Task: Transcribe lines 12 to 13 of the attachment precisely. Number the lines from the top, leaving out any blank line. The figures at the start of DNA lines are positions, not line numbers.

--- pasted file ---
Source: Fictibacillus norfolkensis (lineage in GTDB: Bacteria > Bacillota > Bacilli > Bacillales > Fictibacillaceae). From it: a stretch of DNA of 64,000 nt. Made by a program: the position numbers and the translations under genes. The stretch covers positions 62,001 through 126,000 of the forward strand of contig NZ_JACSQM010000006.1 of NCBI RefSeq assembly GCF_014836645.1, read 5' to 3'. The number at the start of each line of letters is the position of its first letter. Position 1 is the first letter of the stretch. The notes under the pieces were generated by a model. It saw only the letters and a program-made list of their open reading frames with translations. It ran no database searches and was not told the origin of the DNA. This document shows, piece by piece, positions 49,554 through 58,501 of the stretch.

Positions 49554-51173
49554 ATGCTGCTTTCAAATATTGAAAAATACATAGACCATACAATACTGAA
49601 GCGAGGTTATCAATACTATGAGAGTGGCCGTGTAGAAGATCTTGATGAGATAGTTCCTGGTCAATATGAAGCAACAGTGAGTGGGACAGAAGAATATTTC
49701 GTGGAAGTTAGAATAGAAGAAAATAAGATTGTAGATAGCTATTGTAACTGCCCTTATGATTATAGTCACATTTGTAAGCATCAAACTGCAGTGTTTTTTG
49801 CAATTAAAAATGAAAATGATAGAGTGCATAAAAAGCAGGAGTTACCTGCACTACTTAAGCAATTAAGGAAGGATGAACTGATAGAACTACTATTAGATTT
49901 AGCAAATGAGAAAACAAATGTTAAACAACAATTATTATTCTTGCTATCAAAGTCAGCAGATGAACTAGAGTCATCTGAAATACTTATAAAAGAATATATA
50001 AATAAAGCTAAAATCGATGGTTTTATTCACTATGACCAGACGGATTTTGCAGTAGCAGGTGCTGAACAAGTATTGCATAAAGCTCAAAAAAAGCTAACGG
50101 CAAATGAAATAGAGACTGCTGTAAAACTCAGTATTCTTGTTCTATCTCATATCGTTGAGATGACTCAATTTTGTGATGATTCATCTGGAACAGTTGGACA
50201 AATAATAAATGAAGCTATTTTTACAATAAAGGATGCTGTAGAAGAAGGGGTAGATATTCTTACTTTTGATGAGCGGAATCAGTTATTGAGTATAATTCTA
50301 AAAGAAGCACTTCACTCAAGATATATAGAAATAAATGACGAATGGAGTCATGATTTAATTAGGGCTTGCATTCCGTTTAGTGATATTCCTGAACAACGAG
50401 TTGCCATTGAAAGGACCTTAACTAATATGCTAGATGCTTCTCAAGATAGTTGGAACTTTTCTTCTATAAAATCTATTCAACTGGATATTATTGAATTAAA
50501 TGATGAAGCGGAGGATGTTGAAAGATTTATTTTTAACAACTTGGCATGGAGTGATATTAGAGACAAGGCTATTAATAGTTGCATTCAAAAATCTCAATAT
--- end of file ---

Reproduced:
50401 TTGCCATTGAAAGGACCTTAACTAATATGCTAGATGCTTCTCAAGATAGTTGGAACTTTTCTTCTATAAAATCTATTCAACTGGATATTATTGAATTAAA
50501 TGATGAAGCGGAGGATGTTGAAAGATTTATTTTTAACAACTTGGCATGGAGTGATATTAGAGACAAGGCTATTAATAGTTGCATTCAAAAATCTCAATAT